Megan Wilson-Jones, Health Advocacy Officer at RESULTS UK comments on the UK’s commitment to GAVI

Today, the ACTION global health advocacy partnership released a ‘Donor Immunization Record’ to track whether donors are delivering on their commitments to the GAVI Alliance, a public-private partnership working to increase access to immunizations in developing countries.

GAVI score cardVaccines have long been considered one of the most cost-effective interventions to improve health around the world and are vital to ending preventable child deaths. The majority of deaths in children under-5 are caused by conditions which are easily prevented by vaccines. Immunizations have been central to controlling many childhood diseases over the decades, including polio and smallpox. Newer vaccines against pneumonia and diarrhoea, the two leading causes of death in children, are proving highly effective and coverage is increasing in developing countries. The GAVI Alliance has been instrumental in scaling-up both basic and new vaccines for the world’s poorest children, as well as reducing the time it takes for new vaccines to reach children in developing countries.

In June 2011, the world pledged an additional $US 4.3 billion to GAVI, which enabled GAVI to commit to averting 4 million deaths by 2015 and immunize almost a quarter billion children between 2011 and 2015. The donor immunization record examines whether the 17 donors providing nearly 80% of GAVI’s current funding are delivering on their pledges and have pledged support until 2015. The infographic summarise progress of donors around the world.

The accountability tool shows the UK is on track to deliver on its commitments of £814 million pledged in 2011 and is one of a few donors to have pledged funds through to 2015, an indicator of long-term support. In total, UK pledges are helping to vaccinate more than 80 million children and save the lives of over 1.4 million children between 2011 and 2015.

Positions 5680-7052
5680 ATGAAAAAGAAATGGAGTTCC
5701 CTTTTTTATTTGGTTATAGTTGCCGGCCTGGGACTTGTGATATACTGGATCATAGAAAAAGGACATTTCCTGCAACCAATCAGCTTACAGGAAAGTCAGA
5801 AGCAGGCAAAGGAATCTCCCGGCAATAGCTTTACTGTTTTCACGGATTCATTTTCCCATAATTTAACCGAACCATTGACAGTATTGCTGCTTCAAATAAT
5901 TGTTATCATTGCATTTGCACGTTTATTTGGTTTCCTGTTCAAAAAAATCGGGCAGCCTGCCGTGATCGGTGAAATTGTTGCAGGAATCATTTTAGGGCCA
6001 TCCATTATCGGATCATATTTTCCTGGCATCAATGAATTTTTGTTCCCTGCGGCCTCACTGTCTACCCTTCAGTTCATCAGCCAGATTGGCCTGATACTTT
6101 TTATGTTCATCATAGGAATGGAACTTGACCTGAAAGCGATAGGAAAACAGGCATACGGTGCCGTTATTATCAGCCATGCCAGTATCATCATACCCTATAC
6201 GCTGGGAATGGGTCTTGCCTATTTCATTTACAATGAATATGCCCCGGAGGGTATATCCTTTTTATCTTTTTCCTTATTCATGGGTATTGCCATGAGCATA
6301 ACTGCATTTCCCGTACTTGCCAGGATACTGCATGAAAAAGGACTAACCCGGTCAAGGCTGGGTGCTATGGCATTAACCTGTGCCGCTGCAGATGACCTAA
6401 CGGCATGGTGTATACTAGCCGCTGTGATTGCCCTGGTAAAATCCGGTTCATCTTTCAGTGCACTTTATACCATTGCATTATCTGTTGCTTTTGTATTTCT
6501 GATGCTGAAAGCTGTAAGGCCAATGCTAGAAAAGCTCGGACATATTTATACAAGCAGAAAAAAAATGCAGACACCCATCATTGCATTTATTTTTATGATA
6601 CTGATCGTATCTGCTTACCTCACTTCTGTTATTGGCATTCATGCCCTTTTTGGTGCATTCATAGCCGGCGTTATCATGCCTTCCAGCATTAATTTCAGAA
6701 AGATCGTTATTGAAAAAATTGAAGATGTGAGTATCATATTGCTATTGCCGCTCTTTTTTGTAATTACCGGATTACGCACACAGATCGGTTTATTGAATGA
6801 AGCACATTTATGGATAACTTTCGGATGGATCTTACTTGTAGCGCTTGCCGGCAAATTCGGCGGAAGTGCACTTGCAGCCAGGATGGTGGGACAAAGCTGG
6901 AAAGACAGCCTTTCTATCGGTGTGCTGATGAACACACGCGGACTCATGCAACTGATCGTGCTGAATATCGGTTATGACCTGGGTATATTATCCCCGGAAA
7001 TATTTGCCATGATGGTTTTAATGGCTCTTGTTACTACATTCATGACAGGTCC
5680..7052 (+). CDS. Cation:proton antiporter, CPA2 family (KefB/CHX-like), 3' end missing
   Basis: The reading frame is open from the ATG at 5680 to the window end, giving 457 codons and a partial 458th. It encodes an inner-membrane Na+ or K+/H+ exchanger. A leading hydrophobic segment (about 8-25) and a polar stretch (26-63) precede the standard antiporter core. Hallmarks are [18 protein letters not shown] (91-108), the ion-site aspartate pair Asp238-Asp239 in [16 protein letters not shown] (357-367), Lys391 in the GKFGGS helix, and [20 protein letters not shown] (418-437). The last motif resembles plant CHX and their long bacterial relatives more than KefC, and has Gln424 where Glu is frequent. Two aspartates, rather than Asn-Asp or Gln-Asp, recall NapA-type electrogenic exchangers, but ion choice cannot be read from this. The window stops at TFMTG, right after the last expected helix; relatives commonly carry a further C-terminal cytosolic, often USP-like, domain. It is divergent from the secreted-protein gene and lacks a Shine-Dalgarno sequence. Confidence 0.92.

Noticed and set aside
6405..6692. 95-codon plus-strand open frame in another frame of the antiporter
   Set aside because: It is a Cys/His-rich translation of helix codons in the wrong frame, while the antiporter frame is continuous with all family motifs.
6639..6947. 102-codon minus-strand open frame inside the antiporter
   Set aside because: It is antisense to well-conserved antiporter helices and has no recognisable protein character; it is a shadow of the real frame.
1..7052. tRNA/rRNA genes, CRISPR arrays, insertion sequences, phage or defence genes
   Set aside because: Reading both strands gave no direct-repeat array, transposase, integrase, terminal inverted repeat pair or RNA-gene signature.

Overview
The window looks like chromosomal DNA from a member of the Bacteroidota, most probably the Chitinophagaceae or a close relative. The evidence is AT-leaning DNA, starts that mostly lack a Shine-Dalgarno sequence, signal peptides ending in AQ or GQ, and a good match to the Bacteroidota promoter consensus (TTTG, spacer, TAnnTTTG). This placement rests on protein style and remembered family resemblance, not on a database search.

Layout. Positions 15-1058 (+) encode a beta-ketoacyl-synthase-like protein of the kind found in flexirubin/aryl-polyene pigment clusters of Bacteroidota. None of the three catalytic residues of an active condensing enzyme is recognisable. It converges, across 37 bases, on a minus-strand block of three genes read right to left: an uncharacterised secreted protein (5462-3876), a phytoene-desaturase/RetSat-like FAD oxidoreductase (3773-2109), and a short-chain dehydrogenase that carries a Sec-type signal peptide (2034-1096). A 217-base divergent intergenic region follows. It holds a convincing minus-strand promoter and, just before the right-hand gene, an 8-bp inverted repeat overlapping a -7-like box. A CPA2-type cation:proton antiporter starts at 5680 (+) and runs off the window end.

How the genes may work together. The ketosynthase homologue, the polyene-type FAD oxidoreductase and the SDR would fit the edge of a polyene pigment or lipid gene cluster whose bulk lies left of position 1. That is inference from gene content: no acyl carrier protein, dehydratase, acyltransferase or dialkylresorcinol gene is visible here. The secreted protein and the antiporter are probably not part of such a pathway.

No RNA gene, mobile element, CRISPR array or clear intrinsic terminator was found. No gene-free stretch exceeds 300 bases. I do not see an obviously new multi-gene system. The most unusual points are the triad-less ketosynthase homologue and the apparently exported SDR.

“Since June 2011 I’ve proudly been saying that the UK taxpayer is preventing one death every two minutes thanks to our investment in the GAVI Alliance,” said Aaron Oxley, Executive Director of RESULTS UK, a partner of ACTION. “These results confirm that GAVI is right on track and is saving lives.”

In contrast to the impressive leadership of the UK, key donors such as the US, Germany and France are still ‘in progress’ to deliver their pledges. Sustained advocacy is now critical to ensure these pledges are translated into financing for GAVI in order to support developing countries to increase access to these life-saving vaccines.

However the job is far from complete. 22 million children, or 1 in 5, still do not receive even the most basic vaccines. These are also the children who need them most – those living in extreme poverty and unable to access health services. Predictable, long-term funding is central to the work of GAVI, allowing countries to develop and implement national immunization programmes in order to reach every child, but also to predict the amount of vaccines that will be purchased and combining these large purchases to secure the lowest prices. This in turn will mean that a greater number of children can be vaccinated for the same money.

Immunizations represent one element of a broader strategy to reduce child mortality. Greater efforts are needed to ensure immunization is integrated into a comprehensive child health strategy, which includes scaling-up prevention interventions, including those which address malnutrition and lack of access to water and sanitation, but also to increase access to life-saving treatments for those children who do fall ill. We applaud the UK’s leadership role in GAVI , however until no child dies of a preventable illness there is still more work to be done. We need to work together and urge other donors to step up in order to ensure that every child has a chance at life.